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It’s a Shake-out – not a Slow-Down – in Off-Price

Is Off-Price falling off? Don’t believe it. In the past week or so there have been scattered reports that would seem to indicate the off-price retailing category – the only segment of physical retailing that has defied the trends and continued to grow – was finally having its day of reckoning and that the glory days were ending.

And while the numbers from the giant in the business – TJX – have indeed not been as glorious as they had been and other players in the space have slowed down, to read too much into this is both misleading and inaccurate.

That’s because the off-price channel remains far and away the best space in in-store retailing and the real thing that’s going on is not a slow-down, but a shake-out. Think about it: Can you name any other national retail channel for general merchandise goods – other than apparel — where there have been so many players still viable and expanding? The mass merchant discount field is essentially down to two companies. Same for do-it-yourself home improvement, office supplies and warehouse clubs. Some classifications, like consumer electronics, books and bed and bath and housewares home furnishings are all down to just one major national retailer.

Off-Price Acceleration

But off-price is different…very different. The TJX nameplates – TJ Maxx, Marshalls and HomeGoods being the largest – represent the biggest entity in the space. But one tier down, you have Ross Dress for Less (and its dd’s discount division), Burlington, Tuesday Morning, Christmas Tree Shops, Big Lots (depending on how you choose to define it) and up and comers like Ollies.
Then there are department store-based formats, from Macy’s Backstage and Nordstrom Rack to Saks Off 5th and Neiman Marcus Last Call.

And there’s Stein Mart and Gordmans that may or may not be off-pricers…but are closer to that format than pretty much any other. That’s a lot of stores.

And if there’s one thing that has been a constant in modern American retailing history it’s that it’s a war of attrition and not all of the current combatants are going to survive. It’s this overabundance of retailers that is the reason we’re seeing slowing performances by individual players. The pie continues to grow, just not at the rate to absorb all of the additional capacity from stakeholders who continue to expand faster than the market itself. Between the major players, there may be as many as 500 new off-price stores opened over the past 12 to 18 months and that’s just too much for this sales rate to keep pace.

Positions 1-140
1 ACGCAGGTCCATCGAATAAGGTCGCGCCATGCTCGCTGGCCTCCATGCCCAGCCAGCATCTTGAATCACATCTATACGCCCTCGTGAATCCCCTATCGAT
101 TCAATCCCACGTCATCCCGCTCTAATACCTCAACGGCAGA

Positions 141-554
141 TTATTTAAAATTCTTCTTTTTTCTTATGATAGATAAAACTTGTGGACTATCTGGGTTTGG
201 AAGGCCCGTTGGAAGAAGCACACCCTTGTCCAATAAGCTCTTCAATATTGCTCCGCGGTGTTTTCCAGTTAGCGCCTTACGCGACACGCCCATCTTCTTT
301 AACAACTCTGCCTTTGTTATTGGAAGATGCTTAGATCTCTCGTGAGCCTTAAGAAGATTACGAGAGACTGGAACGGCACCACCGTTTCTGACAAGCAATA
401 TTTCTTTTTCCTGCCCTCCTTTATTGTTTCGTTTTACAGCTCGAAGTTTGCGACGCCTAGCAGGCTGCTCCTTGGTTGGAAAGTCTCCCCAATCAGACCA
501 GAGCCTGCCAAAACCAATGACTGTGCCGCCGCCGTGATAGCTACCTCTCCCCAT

Winner Take All?

So, who are going to be the winners in the off-price space? Given the strength of the TJX banners, it would be hard to bet against them. But as TJ Maxx and Marshalls start to top out their geographic footprints, there will no doubt be fewer of their new stores to come. What you will see is the continued ramping up of Home Goods, a process that when completed, will double the number of its locations from just a few years ago, edging closer to 1,000 stores. Its new little kid sister Home Sense is just getting started and still has less than two dozen units. As its format gets set don’t be surprised to see a major expansion of this nameplate either, perhaps creating twin home brands much as the company maintains twin apparel franchises.

Ross is not going to slow down either and it is clearly positioned to be the solid number-two in the channel behind TJX. It has lots of upside potential, particularly with its dd brand, which has been underdeveloped so far. And who’s to say it won’t open a home-specific brand, too?

In the department store spin-off lane, the commitment Macy’s is making to Backstage – and the ongoing softness in its core operation – seem to signal that it will continue to put a lot of emphasis on the off-price space, in free-standing stores but increasingly so as areas within existing full-line stores.

Its major competition from department store brands will be Nordstrom. Even though its business has slowed down considerably over the past year or two, it has the base to sustain the format going forward.

That’s more than you can say about Saks, which has closed stores and indicated it may shut more. And Neiman’s is severely restrained by its balance sheet and can’t really focus on off-price.
Saks and Neiman may be part of this attrition process as will some of the other banners currently operating.

Burlington is on a hot streak but old-timers will remember the bad times that store has endured and wonder if they can return. Tuesday Morning has certainly had more than its fair share of problems and one has to wonder about its long-term prospects given its track record.

The others? Some could live on as niche specialists or fly beneath the Big Boy radar. But some won’t. For all off-pricers, the real challenge will be how to incorporate online into their operations. The format doesn’t lend itself to e-commerce, yet that is the way more and more shoppers are buying. Deep pockets, smart management and patience will all be required, three commodities not all the current class of off-pricers possess.

In the meantime, there will be more signs that off-price has peaked and is falling victim to what is consuming all physical retailing. The pundits and so-called experts will have plenty to say about all of this but most will miss the point. Yes, off-price is not exploding the way it used to. But it’s not imploding by any means either. As with any other business segment, the best-in-class will endure and prosper.

Off remains very much on.

Warren Shoulberg is a business journalist who started and was the founding editor of a publication called Off-Price Retailing in 1975. He will tell you, if you were to ask, that he was ahead of his time.

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